The National Reentry Resource Center is a project of the Bureau of Justice Assistance, Office of Justice Programs, US Department of Justice. Please see the Center’s website at http://www.nationalreentryresourcecenter.org/. Please see “Federal Interagency Reentry Council Launches Website, Releases Myth-Buster Series” on the front page of the site (see announcements). CSOSA is a member of the Council. Several requesters have asked for national research on reentry.

The Office of Justice Program’s National Institute of Justice reentry research portfolio supports the evaluation of innovative reentry programs. To access these studies and NIJ’s entire reentry research portfolio visit www.nij.gov/nij/topics/corrections/reentry/welcome.htm .

The Office of Violence Against Women offers stalking response tips for corrections, prosecutors, judges, law enforcement, victims and victim advocates. They are posted on OVW’s website at www.ovw.usdoj.gov .

The National Institute of Corrections Information Center is one of the largest repositories for corrections research and information in the country. See  www.nicic.gov/Library.

Court Services and Offender Supervision Agency:

We welcome your comments or suggestions at leonard.sipes@csosa.gov.

The website for the Court Services and Offender Supervision Agency is http://www.csosa.gov/.

The program is hosted by Leonard Sipes. The producer is Timothy Barns.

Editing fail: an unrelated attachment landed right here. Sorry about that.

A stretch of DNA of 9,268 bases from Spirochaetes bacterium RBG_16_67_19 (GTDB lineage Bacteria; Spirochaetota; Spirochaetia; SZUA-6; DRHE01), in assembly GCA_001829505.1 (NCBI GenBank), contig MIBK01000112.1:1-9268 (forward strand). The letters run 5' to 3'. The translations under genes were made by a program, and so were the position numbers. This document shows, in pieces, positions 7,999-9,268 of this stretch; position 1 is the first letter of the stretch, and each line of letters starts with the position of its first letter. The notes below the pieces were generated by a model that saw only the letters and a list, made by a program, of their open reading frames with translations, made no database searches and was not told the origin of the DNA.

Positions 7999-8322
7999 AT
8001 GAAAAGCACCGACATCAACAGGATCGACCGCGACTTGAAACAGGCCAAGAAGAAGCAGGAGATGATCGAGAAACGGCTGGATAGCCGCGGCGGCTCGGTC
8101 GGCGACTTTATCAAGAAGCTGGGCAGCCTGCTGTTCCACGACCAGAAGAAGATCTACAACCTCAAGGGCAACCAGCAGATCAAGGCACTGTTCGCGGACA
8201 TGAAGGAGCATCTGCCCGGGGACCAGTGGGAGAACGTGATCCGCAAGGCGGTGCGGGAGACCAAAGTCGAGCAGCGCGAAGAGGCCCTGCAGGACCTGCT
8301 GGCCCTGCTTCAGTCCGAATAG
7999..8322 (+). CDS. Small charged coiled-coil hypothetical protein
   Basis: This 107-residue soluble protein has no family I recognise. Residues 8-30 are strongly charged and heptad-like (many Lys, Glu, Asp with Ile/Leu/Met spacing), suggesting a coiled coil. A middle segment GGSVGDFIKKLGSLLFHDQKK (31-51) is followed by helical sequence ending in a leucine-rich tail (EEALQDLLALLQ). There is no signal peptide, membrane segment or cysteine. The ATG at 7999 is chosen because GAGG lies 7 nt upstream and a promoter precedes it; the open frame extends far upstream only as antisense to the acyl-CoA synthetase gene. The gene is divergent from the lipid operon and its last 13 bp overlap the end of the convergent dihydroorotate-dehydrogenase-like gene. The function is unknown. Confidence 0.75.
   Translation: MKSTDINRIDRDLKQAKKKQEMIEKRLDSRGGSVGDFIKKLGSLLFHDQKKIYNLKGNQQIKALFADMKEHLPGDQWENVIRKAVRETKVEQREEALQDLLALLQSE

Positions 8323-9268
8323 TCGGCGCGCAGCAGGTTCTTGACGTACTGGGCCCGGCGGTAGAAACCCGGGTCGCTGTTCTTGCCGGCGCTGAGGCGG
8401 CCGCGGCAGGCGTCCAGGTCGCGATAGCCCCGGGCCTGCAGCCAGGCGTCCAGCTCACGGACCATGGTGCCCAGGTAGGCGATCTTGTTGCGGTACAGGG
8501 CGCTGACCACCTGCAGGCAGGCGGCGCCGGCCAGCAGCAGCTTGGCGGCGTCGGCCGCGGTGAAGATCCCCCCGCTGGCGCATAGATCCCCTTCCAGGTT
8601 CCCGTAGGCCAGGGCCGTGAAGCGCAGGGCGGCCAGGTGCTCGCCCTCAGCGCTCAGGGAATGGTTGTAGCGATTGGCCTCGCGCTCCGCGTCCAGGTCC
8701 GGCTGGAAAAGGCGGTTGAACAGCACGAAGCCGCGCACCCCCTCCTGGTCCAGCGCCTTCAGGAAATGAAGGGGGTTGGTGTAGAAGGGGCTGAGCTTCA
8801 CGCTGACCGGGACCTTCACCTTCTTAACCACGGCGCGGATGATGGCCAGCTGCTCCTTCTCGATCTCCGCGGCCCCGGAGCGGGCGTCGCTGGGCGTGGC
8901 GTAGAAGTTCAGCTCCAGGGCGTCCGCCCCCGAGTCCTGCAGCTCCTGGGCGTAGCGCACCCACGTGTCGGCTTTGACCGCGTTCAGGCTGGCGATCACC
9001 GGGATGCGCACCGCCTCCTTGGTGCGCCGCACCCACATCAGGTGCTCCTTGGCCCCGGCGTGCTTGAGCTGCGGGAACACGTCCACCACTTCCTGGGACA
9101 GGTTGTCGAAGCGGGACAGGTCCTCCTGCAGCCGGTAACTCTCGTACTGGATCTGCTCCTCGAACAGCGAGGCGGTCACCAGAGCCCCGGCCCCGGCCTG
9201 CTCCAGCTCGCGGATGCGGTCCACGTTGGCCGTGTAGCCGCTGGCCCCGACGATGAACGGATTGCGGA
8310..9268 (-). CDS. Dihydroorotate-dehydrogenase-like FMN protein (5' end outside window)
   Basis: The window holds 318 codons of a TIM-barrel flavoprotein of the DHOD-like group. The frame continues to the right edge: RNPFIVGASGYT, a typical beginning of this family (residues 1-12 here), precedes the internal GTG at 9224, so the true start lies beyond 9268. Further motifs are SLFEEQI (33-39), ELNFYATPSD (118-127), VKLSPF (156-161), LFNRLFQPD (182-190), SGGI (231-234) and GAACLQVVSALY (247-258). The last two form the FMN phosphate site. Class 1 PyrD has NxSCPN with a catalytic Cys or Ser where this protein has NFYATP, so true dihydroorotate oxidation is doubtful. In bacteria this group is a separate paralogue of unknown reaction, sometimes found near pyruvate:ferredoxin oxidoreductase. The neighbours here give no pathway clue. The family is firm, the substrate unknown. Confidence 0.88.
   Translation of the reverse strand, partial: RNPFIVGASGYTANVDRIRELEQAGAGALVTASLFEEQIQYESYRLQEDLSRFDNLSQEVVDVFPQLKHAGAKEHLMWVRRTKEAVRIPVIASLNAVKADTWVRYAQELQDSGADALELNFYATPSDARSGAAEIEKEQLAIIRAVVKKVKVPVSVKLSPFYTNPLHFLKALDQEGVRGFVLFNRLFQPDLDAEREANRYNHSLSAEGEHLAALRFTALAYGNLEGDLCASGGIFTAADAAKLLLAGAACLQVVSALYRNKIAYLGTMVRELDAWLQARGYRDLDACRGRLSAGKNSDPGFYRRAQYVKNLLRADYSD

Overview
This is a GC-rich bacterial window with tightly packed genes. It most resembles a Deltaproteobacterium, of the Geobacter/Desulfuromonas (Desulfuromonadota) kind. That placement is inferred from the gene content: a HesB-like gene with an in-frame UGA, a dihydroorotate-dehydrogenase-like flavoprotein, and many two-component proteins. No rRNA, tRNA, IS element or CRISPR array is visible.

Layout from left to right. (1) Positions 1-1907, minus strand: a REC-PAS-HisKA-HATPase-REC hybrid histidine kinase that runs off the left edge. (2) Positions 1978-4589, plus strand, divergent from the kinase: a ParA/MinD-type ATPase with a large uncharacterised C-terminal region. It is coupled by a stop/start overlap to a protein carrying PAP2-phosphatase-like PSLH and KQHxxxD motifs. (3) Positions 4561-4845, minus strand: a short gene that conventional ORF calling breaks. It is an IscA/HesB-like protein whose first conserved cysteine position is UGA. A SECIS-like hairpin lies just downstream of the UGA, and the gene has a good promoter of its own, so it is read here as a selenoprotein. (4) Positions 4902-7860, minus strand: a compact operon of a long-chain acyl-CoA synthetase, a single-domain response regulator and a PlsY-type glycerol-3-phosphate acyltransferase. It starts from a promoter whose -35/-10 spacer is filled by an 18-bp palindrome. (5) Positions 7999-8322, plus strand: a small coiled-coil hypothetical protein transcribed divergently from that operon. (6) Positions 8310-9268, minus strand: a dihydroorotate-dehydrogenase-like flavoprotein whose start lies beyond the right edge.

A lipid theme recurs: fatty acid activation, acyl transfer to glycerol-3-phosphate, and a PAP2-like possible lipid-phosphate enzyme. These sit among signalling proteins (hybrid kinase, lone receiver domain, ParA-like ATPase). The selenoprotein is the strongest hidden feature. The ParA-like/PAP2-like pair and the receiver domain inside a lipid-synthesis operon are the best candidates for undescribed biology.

Comments offered on “DC Public Safety” television and radio programs are the opinions of participants and do not necessarily represent the policies of CSOSA or other government agencies.

Share

Women Offenders/Women’s Symposium on February 14

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DC Public Safety Radio and Television won the Government Customer Service Community of Practice (Cgov) 2014 Overall Excellence  and Best Use of technology Awards. See  .

DC Public Safety won awards for best podcast and audio from the National Association of Government Communicators in 2014, see http://www.nagconline.org/documents/NAGC-2014-Awards-Program.pdf .

DC Public Safety Television won three awards for public affairs television in 2014 from CTV and DCTV.

Welcome to “DC Public Safety” – Radio and television shows, blog and transcripts on crime, criminal offenders and the criminal justice system.

We received 230,000 visits in 2014.

Page views range from 653,000 to 1.4 million a year.

This is radio show 233.

The portal site for “DC Public Safety” is http://media.csosa.gov

Transcript available at http://media.csosa.gov/podcast/transcripts/2015/03/women-offenders-2/

Subscribe to “DC Public Safety” through iTunes.

Current Radio Program:

The program interviewed Dr. Willa Butler, Program Director, New Day Transitional Home for Women and Children and Keylae (not her real name) who is a woman in recovery who was formally on probation, homeless and with a child who is now a Case Manager with New Day.